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7 Leadership Lessons From The Wizard Of Oz!!!
 

7 Leadership Lessons From The Wizard Of Oz!!!

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7 Leadership Lessons From The Wizard Of Oz!!!

7 Leadership Lessons From The Wizard Of Oz!!!

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    7 Leadership Lessons From The Wizard Of Oz!!! 7 Leadership Lessons From The Wizard Of Oz!!! Presentation Transcript

    • 7 Leadership Lessons
    • Seventy years ago MGM produced one of the best and most beloved movies of all time, basedon L. Frank Baum’s The Wonderful Wizard of Oz. The original book was published in 1900, the firstof 14 Oz books written by Baum, to be followed by dozens more from other authors. The 1939 film,starring Judy Garland, is so well crafted it continues to enchant audiences today… and alsooffers some important leadership lessons.
    • Lessons # 1 : There’s no place like home, and no motivatorlike clarity of purpose.You have to hand it to Dorothy. She fully engages the wonders, adventures, friendships,and dangers she encounters in Oz, but she is never deterred from her purpose of findingher way home.
    • Does your organization have that clarity of purpose and vision? How, as a leader, do you keep yourself, and your followers, focused on that purpose?
    • Lessons # 2 : Exceptional Teamwork derives from aligned WIIFM.What’s In It For Me? The reasons why each of the protagonists want to go to Oz are different, but thedestination is the same. Everyone needs to get to the Emerald City to see the Wizard. The journey issafer and more productive traveling together, and ultimately the Scarecrow, Tin-Man, Lion andDorothy become a powerful team that defeats their nemesis and creates a better future for Oz.
    • Great causes must accommodate individual purposes. Effective leaders seekto understand the personal needs and motivations of followers, and help to align individual purposes with the higher purpose of the organization.
    • Lessons # 3 : Head, Heart, Courage, and Spirit are cornerstones ofcharacter.The Scarecrow needs a brain. The Tin Man a heart. The Lion, courage. Dorothy, her home. One reasonthe Wizard of Oz endures is because it deeply resonates with our experience of the human condition.We recognize that to be our best as a human, or team, or leader, we must draw from head, heart,courage, and spirit. No one are complete in these respects, and our endeavors are interdependent.
    • The leaders we need for today’s world, not to mention tomorrow’s, are thosewho have significant mastery of these four “meta-factors” of character: wisdom, humanity, courage, and resilience - and who also recognize their limitations.
    • Lessons # 4 : Deal with what comes at you, but don’t lose faith.Just when you think it can’t get worse, here come the flying monkeys. So deal withit. Companies that sustain success face brutal reality head on, while at the sametime never lose faith in their ability to prevail.
    • “The good-to-great companies faced just as much adversity as the comparison companies, but responded to that adversity differently. They hit the realities oftheir situation head-on. As a result, they emerged from adversity even stronger.” - Jim Collins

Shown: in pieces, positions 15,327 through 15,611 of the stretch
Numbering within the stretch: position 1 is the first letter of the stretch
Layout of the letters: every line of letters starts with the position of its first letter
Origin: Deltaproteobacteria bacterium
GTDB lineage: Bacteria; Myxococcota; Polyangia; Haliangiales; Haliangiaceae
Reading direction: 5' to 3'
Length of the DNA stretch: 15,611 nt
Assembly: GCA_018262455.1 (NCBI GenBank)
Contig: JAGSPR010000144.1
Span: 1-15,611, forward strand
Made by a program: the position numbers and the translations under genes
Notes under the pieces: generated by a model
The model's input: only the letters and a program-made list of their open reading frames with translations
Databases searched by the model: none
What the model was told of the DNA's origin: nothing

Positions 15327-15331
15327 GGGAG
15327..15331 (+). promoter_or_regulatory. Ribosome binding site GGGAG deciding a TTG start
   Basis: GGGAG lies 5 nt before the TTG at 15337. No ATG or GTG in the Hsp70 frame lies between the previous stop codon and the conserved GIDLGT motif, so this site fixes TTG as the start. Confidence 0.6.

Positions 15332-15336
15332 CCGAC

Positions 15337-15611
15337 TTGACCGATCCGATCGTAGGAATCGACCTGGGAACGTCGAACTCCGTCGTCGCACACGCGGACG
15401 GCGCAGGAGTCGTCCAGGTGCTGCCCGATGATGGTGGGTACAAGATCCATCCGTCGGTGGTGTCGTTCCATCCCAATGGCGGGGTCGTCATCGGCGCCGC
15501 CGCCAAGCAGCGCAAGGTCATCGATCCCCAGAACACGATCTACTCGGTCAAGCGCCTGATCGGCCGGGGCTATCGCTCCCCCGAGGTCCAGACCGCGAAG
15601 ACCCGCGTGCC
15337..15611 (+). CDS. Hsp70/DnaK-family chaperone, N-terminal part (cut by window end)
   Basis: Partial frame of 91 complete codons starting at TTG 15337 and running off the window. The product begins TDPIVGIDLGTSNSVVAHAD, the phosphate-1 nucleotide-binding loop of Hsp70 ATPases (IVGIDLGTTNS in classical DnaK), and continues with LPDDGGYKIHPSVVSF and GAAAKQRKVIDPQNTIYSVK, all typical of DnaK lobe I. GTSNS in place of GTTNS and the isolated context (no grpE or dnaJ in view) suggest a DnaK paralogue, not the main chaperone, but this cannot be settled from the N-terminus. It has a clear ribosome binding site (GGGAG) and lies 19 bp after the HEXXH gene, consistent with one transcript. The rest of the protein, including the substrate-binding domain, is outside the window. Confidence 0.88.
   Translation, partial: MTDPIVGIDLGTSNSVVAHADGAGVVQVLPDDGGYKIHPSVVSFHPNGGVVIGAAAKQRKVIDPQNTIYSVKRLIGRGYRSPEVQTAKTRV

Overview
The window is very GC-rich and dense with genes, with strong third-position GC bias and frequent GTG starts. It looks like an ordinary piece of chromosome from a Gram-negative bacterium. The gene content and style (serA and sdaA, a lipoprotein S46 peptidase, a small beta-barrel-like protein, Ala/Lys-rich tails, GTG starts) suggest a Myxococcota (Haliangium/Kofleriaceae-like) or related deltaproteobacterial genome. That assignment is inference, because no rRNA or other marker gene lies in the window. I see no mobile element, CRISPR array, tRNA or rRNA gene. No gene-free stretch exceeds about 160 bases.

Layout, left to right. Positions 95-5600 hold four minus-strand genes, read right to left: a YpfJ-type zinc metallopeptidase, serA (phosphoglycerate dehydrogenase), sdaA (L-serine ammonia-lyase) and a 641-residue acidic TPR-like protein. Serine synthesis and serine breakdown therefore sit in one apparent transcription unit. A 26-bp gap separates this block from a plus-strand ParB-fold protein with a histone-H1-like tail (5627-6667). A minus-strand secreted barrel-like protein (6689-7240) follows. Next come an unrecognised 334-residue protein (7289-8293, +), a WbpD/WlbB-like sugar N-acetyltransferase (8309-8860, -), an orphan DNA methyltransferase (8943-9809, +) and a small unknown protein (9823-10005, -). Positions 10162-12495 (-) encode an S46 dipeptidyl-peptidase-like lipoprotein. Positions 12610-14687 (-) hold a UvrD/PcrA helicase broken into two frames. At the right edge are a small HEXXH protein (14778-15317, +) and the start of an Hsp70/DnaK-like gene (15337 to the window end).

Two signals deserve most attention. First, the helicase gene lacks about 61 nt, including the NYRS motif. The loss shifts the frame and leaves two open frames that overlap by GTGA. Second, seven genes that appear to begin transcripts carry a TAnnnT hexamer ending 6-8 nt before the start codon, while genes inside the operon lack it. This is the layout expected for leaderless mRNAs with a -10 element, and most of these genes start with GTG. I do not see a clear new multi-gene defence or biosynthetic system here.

• The world is full of lions and tigers and bears. Oh my! Wise leaders keep their people moving down the yellow brick road - they deal head-on with obstacles, stay true to their values and mission, and always expect and give help along the way.
    • Lessons # 5 : Understand the difference between a role and who youreally are.The Wizard manipulates trappings of wizardly power to evoke, fear, awe, and respect, but is ableto provide genuine help only after he is engaged as a real person. Both wizards and leaders dowell to present a powerful facade of office to the world, and at the same time cultivate personalauthenticity that sustains engagement with followers.
    • Believe your own press clippings andignore that person behind the curtain at your peril. It is in authentically connecting to other people that real leadership magic begins.
    • Lessons # 6 : Framing can be magical.Exceptional leaders can foster change by reframing how their followers look at the world. Withthe right frame, doors that seemed closed are open, paths appear in the wilderness, and peoplesuddenly possess what seemed out of reach. The Scarecrow seeks a brain, but the Wizardreframes the circumstances and produces a positive outcome.
    • Framing based on smoke and mirrors ultimately is exposed as a sham. Framing based on substance - true wisdom, humanity, and courage - provides deep value that changes lives.
    • Lessons # 7 : No one else can do it for you.At the end of the movie Glinda the Good Witch informs Dorothy she has always had the power togo home. “Why didn’t you tell me?” Dorothy rightly inquires, only to be told, “Because you haveto find out for yourself.” Some things you simply have to experience for yourself. Leadership isone of them.
    • Reflection on experience in a way that informs how to handle future experiencesis the fundamental key to development. Leadership is a developmental process. Help along the way is essential, but no one else can develop for you.
    • Leadership is much more than telling people to go down the yellow brick road. It’s about authentically engaging them Thank You Very Much in the adventure. Sompong Yusoontorn